Print Story not sure if BS: musical chords and topology
Diary
By gzt (Fri Aug 16, 2013 at 12:43:55 AM EST) gzt, breaking bad, calculon (all tags)
http://www.scientificamerican.com/article.cfm?id=making-music-with-a-mobius-strip

I'm too tired to actually read it right now, but, if true and not trivial, worth looking at. at the very least, it's within the level of music theory I know and the the level of maths a lot of you could fake.



today is the feast of dormition and some people's birthdays. joyous feast and happy birthday. the hymnography at one point has a great line for those who are in church choirs: "Come, ye assembly of those who love the feasts of the Church! Come, let us form a choir!" WE'RE GETTING THE BAND BACK TOGETHER.

re: choir stuff. so i'm not totally incompetent at basic musicianship right now. still kind of terrible. I'd give myself a... middle C?

Somebody posted a Hegel gif on the internets: http://i.imgur.com/jD1MLei.jpg It made me wonder semi-seriously: what would Kierkegaard say in response? This is a legitimate objection, in my mind, to a lot of the modern rhetoric of liberty. Sure, it is formally an ad hominem, but an ad hominem is not intrinsically fallacious. It is only fallacious when it is a non sequitur.

Even so: when levied against a typical libertarian, they are not the class that benefits from those private interests, they are typically low-wealth and low-power internet commenters who have bought into the great liberty swindle, in my own terribly unbiased reading. So we should be careful not to be logically rude blah blah blah DAMN THE TROLLPEDOES FULL SPEED AHEAD.

okay, i started to listen to the video about the music, so far i'm all like whatevs. srsly, this is like an hour of bullshitting with friends and then condensing it down. i spent the entire time thinking, "wait, when's the interesting part?"

I just find it so amusing that the libertarians I run into find the State to be such an oppressive institution - "I didn't sign up for a social contract" - but don't have any such problem with the institution of property rights - though I certainly don't recall signing up for this system of property rights. Maybe I'm just running into low quality libertarians. And I've been ideologically biased against libertarianism since the K5 days, so that's an entire decade.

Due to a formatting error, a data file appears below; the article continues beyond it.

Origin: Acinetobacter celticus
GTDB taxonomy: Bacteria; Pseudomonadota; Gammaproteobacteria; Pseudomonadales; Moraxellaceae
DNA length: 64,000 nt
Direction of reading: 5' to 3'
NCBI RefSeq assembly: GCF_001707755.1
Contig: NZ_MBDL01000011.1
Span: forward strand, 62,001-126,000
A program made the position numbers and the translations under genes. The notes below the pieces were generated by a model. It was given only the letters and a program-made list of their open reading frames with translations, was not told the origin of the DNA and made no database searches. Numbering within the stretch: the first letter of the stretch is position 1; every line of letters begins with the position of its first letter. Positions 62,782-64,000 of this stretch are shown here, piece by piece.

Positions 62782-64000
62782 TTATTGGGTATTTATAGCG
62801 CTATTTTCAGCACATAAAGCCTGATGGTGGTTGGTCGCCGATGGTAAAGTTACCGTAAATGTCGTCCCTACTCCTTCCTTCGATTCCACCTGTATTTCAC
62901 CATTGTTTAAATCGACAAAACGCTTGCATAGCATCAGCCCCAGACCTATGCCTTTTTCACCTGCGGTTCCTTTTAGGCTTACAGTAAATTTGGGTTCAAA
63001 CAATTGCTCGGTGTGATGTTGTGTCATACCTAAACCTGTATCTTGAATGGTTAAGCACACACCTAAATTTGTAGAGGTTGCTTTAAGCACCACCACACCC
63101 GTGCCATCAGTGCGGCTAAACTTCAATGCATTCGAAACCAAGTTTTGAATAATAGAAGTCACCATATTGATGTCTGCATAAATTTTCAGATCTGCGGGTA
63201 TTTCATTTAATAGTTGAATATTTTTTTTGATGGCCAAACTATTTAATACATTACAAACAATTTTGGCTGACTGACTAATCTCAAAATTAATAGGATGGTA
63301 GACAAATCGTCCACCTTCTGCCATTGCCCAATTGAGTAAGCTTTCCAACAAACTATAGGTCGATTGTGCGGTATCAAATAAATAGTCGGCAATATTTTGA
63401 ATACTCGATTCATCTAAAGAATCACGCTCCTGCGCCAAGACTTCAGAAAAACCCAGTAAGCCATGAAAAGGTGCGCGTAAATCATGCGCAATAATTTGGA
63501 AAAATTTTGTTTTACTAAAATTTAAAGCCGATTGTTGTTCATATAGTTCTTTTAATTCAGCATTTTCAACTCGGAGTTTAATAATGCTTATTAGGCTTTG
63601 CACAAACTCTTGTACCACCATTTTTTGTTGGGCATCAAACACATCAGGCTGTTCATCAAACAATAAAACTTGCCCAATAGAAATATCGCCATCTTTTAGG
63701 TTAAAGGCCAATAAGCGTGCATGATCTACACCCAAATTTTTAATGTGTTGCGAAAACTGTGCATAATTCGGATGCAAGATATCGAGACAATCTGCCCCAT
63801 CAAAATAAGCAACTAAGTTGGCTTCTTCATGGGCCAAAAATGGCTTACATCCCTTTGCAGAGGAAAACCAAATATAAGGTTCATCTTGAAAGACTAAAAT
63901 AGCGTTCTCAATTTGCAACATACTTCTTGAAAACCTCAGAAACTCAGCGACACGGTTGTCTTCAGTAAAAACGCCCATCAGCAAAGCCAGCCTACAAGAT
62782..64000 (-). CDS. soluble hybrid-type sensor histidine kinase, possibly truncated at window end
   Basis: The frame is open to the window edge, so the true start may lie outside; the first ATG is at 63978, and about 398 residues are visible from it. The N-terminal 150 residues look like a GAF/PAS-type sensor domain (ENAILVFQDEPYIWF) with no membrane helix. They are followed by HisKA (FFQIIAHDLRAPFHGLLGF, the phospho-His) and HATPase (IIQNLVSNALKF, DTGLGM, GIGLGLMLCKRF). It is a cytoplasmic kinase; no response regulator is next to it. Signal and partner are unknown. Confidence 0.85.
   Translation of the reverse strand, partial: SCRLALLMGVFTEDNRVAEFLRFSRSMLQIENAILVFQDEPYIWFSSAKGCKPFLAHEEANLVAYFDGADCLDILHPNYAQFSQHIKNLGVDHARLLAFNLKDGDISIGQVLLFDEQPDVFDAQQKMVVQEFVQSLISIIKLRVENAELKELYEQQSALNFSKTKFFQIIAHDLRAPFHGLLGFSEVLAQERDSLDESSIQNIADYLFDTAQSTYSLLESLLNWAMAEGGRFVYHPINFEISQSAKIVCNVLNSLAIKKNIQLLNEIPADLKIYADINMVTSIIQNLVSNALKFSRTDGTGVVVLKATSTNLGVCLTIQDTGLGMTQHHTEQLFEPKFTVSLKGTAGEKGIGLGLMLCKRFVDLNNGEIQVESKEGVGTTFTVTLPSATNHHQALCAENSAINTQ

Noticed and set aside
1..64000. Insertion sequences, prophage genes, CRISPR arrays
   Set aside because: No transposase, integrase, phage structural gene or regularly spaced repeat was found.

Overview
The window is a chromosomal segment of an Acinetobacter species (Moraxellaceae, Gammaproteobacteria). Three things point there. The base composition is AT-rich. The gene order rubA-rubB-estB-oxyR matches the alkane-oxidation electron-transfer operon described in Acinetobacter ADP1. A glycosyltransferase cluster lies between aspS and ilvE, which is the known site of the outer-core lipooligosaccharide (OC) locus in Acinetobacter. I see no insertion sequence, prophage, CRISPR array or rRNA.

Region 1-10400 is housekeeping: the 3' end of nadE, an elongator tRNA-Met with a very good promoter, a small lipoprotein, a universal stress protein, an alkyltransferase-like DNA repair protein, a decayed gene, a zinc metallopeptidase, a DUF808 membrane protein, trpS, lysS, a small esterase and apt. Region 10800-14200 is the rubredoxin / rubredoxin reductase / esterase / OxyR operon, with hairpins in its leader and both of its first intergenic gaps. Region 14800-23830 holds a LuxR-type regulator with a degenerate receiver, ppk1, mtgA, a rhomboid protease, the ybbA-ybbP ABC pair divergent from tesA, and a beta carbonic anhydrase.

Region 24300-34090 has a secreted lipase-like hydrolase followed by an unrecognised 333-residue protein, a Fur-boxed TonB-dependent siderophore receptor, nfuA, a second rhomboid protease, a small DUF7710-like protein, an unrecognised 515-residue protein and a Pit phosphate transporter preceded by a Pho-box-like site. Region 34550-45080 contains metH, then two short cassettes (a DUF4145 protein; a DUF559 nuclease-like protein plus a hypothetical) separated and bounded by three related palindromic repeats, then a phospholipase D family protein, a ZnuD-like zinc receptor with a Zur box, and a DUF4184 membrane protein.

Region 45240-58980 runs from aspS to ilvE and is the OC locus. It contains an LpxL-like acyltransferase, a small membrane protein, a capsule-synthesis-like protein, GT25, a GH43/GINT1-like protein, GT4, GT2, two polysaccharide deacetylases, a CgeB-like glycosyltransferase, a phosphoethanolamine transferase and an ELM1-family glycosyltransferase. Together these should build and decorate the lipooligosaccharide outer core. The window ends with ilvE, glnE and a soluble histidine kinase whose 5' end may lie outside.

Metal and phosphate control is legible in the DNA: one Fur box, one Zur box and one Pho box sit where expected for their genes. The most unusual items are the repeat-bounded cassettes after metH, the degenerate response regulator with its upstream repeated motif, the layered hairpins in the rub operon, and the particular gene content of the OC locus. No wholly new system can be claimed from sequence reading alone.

the latest Futurama episodes have been okay. I approve. I'm not terribly broken up about the idea of ending the show, though. all good things must come to an end, sic tranit gloria mundi, but it's better to go out on an okay note than push it past its expiration. the calculon episode was pretty great.

breaking bad is also doing pretty well. the wifing unit gave up during season 2 because she hated the characters, but i showed her a couple scenes from the latest episode because i knew she'd appreciate it. it's good stuff. they acted the shit out of that last scene.

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not sure if BS: musical chords and topology | 6 comments (6 topical, 0 hidden) | Trackback
a college roomie by sasquatchan (4.00 / 1) #1 Fri Aug 16, 2013 at 09:07:29 AM EST
who was both a CS genius and a big music guy. He wrote a markov chain music generator to generate music "randomly" based on some simple "after playing note/chord/notes X, play note Y, where Y is the set of notes most often played after X".. It would generate decent music for a few minutes, but then devolve, it if took one of the lesser branches.